Published on March 27th, 2014 | by Christian0
Conception II Demo – Make Babies Fight Monsters
I am no stranger to weird, upsetting games. In fact I love them. A weird upsetting game, in my mind, is better than 10 (yes I did the math) bland by-the-book games that elicit no emotion whatsoever. Even a fantastic, polished experience that manages to check all its genre-specific boxes and tops game of the year lists across the internet holds less appeal to me than a weird upsetting game. So, now that I’ve repeated myself four times, let me finally say that Conception II is definitely a weird game, and it will almost certainly upset a lot of people. I want to play more of it.
Conception II is a dungeon crawling RPG with magical girl themes and some dating sim elements. It’s basically Sailor Moon, and the protagonist is Tuxedo Mask, except that he is going to FUCK all of the Sailor Scouts, and their children will join the fight against Queen Beryl. If that doesn’t mean anything to you, it’s okay, just know that in this game the protagonist is literally “God’s Gift.” For all intents and purposes this means that only he can create an energy field which allows him to fight monsters in their lairs, and so he has been given his pick of a harem of academy comrades with which to create star children and fight monsters with, much to the chagrin of his other male 2nd year academy classmates.
According to the game the process of creating star children, or “classmating” as it is called, is not sex at all. The star children are created through some religious ritual, the first of which is overseen by a perverted high priest no less, and are more like spirit totems that fight along side the characters than there actual children. Sure… whatever. I can kind of admire how brazen the game is about its paper thin rationalization of these game mechanics. It would actually be less outrageous if the characters were just out and out fucking and raising their children as child soldiers. That is basically old hat now with Fire Emblem: Awakening out for over a year already. However you look at it though, there is something unsavory about the core elements of this game’s setting, even if mechanically all they amount two is choosing which of 3 dialog events to go through every day. If those things are going to bother you, then just turn around and walk away. If not, I think there might be a cool RPG hidden under all the portmanteaus and double entendre.
The demo made a fair attempt to introduce me to a slew of game mechanics, but to be honest most of them just breezed over my head. Battles are turn-based affairs that take place on a grid, and you can change the positions of the protagonist and his lady companion, who operate as a single team, as well as a team of 3 star children. The game implied that at one point you might be controlling 3 teams of star children at once in addition to your protagonist and his lady friend, so that would make it your standard 4 unit JRPG party. Each character or star child has three equipment slots and it looks like there is going to be a lot of room for customizing equipment, abilities, and teams of star children. I might have misunderstood, but it seems like your star child teams will get different special attacks depending on which classes are in each team, and with what looked to be about 10 different classes I can imagine this getting pretty interesting.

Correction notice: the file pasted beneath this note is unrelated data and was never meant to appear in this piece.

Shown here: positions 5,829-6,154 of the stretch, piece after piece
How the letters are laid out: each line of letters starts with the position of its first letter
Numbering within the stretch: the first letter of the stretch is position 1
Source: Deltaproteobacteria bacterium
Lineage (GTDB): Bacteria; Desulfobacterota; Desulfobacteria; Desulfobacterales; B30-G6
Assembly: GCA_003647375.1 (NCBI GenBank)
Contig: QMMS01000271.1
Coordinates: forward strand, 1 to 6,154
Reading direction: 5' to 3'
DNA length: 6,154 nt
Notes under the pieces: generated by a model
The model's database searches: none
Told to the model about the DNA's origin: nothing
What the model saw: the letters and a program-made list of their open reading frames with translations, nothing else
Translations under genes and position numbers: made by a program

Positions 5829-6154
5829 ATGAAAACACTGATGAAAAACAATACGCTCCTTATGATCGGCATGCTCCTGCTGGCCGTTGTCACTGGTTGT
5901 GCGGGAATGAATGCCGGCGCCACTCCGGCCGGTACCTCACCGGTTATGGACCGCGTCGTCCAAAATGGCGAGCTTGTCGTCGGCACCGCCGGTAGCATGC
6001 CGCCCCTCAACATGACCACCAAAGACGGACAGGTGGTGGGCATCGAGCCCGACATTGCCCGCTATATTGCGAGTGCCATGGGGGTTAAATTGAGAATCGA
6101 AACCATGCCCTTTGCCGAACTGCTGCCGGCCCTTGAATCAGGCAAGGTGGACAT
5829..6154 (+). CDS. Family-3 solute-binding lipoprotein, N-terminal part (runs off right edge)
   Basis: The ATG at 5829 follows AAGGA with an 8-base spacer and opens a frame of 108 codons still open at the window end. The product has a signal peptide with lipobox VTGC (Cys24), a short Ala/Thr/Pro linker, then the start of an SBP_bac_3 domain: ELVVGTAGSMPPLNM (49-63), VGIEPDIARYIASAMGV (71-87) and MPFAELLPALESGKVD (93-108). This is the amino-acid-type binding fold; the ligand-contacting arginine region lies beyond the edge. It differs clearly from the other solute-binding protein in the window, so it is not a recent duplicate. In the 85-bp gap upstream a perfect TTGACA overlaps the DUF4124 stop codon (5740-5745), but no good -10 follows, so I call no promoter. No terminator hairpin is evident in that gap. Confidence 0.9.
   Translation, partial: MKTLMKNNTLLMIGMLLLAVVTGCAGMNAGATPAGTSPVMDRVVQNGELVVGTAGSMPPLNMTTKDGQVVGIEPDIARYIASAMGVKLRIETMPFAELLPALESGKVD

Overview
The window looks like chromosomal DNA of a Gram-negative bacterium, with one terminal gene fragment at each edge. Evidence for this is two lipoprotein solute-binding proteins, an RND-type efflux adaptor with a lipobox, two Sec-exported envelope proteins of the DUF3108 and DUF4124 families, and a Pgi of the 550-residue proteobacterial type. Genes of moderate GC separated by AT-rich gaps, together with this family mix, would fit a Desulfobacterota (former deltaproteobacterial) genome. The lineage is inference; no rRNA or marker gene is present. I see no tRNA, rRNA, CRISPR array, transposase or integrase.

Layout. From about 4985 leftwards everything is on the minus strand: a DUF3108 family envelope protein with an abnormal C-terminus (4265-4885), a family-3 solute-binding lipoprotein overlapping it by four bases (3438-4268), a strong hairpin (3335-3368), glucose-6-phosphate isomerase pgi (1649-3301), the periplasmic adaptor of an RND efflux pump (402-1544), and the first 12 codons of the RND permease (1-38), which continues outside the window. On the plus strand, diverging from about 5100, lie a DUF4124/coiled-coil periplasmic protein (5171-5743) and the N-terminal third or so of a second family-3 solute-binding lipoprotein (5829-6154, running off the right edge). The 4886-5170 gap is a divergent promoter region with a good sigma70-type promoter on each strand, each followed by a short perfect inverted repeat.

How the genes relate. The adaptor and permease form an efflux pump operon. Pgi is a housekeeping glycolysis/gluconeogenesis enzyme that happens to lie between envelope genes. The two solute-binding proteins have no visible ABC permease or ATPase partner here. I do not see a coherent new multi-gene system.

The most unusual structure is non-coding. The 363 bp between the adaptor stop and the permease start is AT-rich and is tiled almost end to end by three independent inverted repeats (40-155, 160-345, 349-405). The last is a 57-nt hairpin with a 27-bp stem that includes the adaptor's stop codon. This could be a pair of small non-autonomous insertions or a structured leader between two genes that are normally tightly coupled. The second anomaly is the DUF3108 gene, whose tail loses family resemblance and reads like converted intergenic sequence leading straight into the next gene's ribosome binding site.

The dungeon in the demo reminded me a lot of Tartarus in P3P, except more linear and populated with enemies that just sort of mill about until you run into them to initiate combat. There is also an abundance of chests to be pillaged, most of which contained healing and mana recovery items, but a few with new gear for your party. It doesn’t look like it’ll be a loot-centric game like Diablo or anything, but opening chests and getting apparently random gear and items is nice. The floor plans seemed rather bland considering they’re randomly generated, so if you’re expecting sprawling labyrinths akin to Etrian Odyssey, prepare to be disappointed. All in all the actual dungeon crawling seemed pretty bare-bones, but I’m hopeful that there is some depth to the team building.
It’s just a little under 3 weeks away now, so if you’re at all intrigued I urge you to check out the demo and share your thoughts with me here or on twitter. Demo progress carries over to the full game, which for my limited gaming schedule was a big plus. Even if you don’t wind up buying it on April 15th, this weird upsetting game deserves a look.